One of the strengths of the internationally recognized Getzen Company are the pistons.  In fact, the durability and speed of their nickel silver pistons has become legendary unlike the Monel pistons found on nearly all other trumpets.  The outer surface of the piston is shinier, harder, and travels the vertical movement within the casing with remarkable smoothness.  More generally, the Getzen trumpets give a good impression of strength and compactness, as well as being well finished.  The 490 is produced in a medium-large bore size which is ideal for the student.  The entry bore size of the gold brass mouthpipe give a better response to the lower octave.  The weight is on average with other instruments of its class at about 1030 grams.  The first slide has a saddle while the third slide is controlled with a ring.  The one piece gold brass bell improves tones in the lower harmonics.  The trumpet is available in lacquer or silver plate and is available with a good hard case.  Substantially, all of the features described above (except the pistons) are the same as many existing horns tested.  What differentiates an instrument like the Getzen 490 is the quality of the materials used and the accuracy with which the parts are assembled.  In this case, with a craftsman’s skilled hands,  thus providing higher overall sound quality than the rest of the instrument industry.


When you test a horn for the first time, you must have a reference to the class of the instrument.  It should be clear that if I’m talking about a student trumpet and define what is good about it, the review should be analyzed in the scope of the category of the instrument.  If not done, you could be comparing a student trumpet to one costing 5000-6000 Euro.

In the case of student trumpets, it is natural not to expect a very full tone, flexibility, or comfort.  Speaking of the Getzen 490 though, you will be pleasantly surprised by the overall quality of the brand, certainly well above the other horns of this same class.  This means that during studies, the trumpet will increase the efforts of students and, likewise, increase the rewards they see.  It is always more pleasant to play an instrument that one likes and better meets our expectations.

During this test we found a good overall tone with a good coupling of the harmonics.  The fluidity of tone was inline with other trumpets in the test.  The pressure necessary to control the air column required effort slightly above average, but in the transition to a professional level horn, this will help to teach better control.  The pistons, as already mentioned, are extremely fast, accurate, and durable.  There was never any binding on the pistons.  The only negative of the trumpet is that the springs return the pistons so fast and powerfully that it can result in a slight noise from the piston returning.  This is not difficult to work around however.  Simply remove the piston, remove the spring, and compress it by hand until you achieve the desired strength.

In conclusion, we could not be more satisfied with the performance of the Getzen 490; a student trumpet with some professional features and tendancies.  We could call it a semi-professional horn that can fully satisfy the needs of a student in the early years of training as well as those of an amateur musician in any band area.  Of course, you pay for quality and it is natural that this instrument will cost a bit more than similar competing products.  But try to compare the Getzen 490 trumpet with any made in Eastern Europe or East Asia and let me know.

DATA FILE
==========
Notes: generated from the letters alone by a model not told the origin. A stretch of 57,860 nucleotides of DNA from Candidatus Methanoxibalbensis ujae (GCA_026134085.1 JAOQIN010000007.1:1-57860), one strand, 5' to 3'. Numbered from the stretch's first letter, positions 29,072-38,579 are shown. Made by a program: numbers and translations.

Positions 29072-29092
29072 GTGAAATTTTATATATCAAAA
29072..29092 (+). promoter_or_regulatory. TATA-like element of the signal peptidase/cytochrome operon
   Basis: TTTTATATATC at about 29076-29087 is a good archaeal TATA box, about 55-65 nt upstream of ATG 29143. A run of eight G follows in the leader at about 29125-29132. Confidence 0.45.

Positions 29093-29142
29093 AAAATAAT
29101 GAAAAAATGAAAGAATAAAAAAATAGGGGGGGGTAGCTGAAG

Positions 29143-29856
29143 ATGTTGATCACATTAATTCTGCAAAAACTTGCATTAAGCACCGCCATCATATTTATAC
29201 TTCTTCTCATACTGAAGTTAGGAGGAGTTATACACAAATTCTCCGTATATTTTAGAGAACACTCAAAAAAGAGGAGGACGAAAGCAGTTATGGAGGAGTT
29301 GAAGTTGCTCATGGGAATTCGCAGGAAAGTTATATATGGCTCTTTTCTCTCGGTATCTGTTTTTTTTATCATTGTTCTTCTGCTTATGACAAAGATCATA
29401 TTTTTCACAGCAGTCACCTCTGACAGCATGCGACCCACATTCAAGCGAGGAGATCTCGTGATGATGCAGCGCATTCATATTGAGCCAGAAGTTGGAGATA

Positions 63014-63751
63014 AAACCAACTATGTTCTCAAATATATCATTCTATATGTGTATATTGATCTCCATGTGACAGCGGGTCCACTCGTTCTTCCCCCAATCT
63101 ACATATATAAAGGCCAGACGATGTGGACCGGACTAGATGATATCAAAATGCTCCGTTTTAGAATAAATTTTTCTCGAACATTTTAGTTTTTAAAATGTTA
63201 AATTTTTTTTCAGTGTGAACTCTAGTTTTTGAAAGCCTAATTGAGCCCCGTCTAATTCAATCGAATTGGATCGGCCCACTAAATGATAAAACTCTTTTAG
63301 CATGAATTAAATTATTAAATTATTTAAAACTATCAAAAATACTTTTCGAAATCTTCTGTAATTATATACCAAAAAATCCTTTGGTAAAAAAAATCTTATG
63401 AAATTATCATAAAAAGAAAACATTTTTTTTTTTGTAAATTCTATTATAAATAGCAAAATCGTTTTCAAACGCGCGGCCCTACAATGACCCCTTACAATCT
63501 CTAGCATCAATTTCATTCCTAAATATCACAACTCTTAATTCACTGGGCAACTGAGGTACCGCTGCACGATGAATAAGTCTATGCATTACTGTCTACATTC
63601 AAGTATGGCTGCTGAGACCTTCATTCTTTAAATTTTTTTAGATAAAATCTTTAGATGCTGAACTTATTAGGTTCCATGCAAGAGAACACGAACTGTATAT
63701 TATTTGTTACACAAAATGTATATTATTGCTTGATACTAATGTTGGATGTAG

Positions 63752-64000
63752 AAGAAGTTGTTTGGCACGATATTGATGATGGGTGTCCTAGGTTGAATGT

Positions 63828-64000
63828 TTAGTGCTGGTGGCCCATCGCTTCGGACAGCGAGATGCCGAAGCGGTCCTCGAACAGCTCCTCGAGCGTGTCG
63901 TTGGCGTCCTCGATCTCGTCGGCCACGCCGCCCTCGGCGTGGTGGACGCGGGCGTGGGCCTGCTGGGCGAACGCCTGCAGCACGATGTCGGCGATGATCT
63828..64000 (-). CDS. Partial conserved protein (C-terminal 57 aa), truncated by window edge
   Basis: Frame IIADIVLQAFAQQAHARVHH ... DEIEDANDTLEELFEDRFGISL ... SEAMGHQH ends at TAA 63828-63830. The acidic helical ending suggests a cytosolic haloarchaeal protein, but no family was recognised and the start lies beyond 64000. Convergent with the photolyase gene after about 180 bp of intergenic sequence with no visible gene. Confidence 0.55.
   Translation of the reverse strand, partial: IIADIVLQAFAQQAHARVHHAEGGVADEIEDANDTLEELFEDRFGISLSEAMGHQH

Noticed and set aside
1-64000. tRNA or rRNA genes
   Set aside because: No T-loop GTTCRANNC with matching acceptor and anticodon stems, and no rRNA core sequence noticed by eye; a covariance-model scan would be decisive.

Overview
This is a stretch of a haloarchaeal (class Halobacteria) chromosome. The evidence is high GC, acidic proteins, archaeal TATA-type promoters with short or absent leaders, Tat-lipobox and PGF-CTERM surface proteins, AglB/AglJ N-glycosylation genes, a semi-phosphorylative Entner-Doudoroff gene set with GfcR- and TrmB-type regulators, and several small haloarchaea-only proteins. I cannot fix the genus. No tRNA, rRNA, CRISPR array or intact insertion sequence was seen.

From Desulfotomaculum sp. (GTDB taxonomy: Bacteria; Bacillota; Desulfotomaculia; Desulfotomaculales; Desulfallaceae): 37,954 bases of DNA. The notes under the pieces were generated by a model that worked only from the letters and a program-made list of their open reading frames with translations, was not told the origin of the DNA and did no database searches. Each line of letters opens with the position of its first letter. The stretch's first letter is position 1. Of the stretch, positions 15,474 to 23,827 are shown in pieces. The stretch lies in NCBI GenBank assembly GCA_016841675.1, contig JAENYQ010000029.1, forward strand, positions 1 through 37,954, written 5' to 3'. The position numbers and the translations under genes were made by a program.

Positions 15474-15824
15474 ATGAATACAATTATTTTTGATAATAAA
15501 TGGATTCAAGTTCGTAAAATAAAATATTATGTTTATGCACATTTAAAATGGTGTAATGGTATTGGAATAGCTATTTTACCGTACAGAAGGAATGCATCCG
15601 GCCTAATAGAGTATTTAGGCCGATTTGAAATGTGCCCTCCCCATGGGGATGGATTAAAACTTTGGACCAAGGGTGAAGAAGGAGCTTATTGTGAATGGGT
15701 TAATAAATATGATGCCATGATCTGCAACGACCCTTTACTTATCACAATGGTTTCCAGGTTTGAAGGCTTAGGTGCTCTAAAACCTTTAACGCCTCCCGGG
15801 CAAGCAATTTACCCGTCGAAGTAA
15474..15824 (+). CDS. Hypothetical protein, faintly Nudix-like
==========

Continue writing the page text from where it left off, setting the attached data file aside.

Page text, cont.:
Artist Education/Technique

Becoming the Smart Musician, Part I of Series

by Robert Levy – Professor of Music, Lawrence University
Getzen Artist & Clinician

While I have spoken in previous issues of choosing the more beneficial aspects of playing and selecting a good daily routine, there are some additional thoughts I’m pleased to share. First, I want to thank those hundreds of trumpet students I’ve worked with over the past, nearly forty years, and my many musician friends who have given their time to share their thoughts and ideas in teaching.

I believe we sometimes simply take many things for granted including the belief students will be able to sort through an approach to learning on their own. If learning is, according to Webster, “the acquiring of skills or knowledge” there is a process we must go through to acquire those skills. I’d like to view this whole idea within a framework that leads to developing total musicianship. Yes, we all are continually learning new ways and new skills, and better ways of doing things, but I think we can find easier ways and possibly save time. This is what I refer to as “becoming a smart musician” rather than simply becoming a tongue and blow player. Perhaps this is oversimplification, but I have seen and worked with both types of musicians and seen my students make many mistakes that they could have avoided.

The “smart musician” can learn an approach to playing and practicing that is direct and concise and gets to the heart of the matter. It also ties in with reducing the complex to the simple. One non-musician friend many years ago was sitting in the audience with me attending a symphony concert. He remarked, “how is it possible for all these players to do all which is necessary to play together as they do?” I thought that was a fascinating comment, and as I thought about it, the idea is rather amazing. How many other fields or occupations are there where one person will multi task or think about so many things simultaneously: pitch, rhythm, intonation, balance, blend, style, articulation, releases, hand and finger positions, breathing, embouchure, trying to make a beautiful sound. Add to that phrasing, watching the conductor, and listening to everyone else on stage. When you stop to think about it, that’s truly amazing. Yet, we do it and many do it in terrific fashion.

Now, how might we approach things in the learning process? If an etude or musical composition appears difficult, we want to somehow “reduce the complex” to make it simpler and easier. This begins not just with slow practicing, but also by isolating the elements one at a time. First get your pitches, then get the rhythm (you can even speak it without playing), the work on the articulations, add the dynamics, accelerandos, retards, etc… Finally add phrasing and musicality and begin combining all of those elements while practicing it slowly and gradually increase the tempi as the passage becomes more comfortable for you. Last of all, listen carefully for good tuning and play with your best sound. The key is to isolate and learn each aspect separately when working on something difficult.

With these tips, you’ll learn the piece BETTER and FASTER. It’s another example of how you can become the “smart musician”.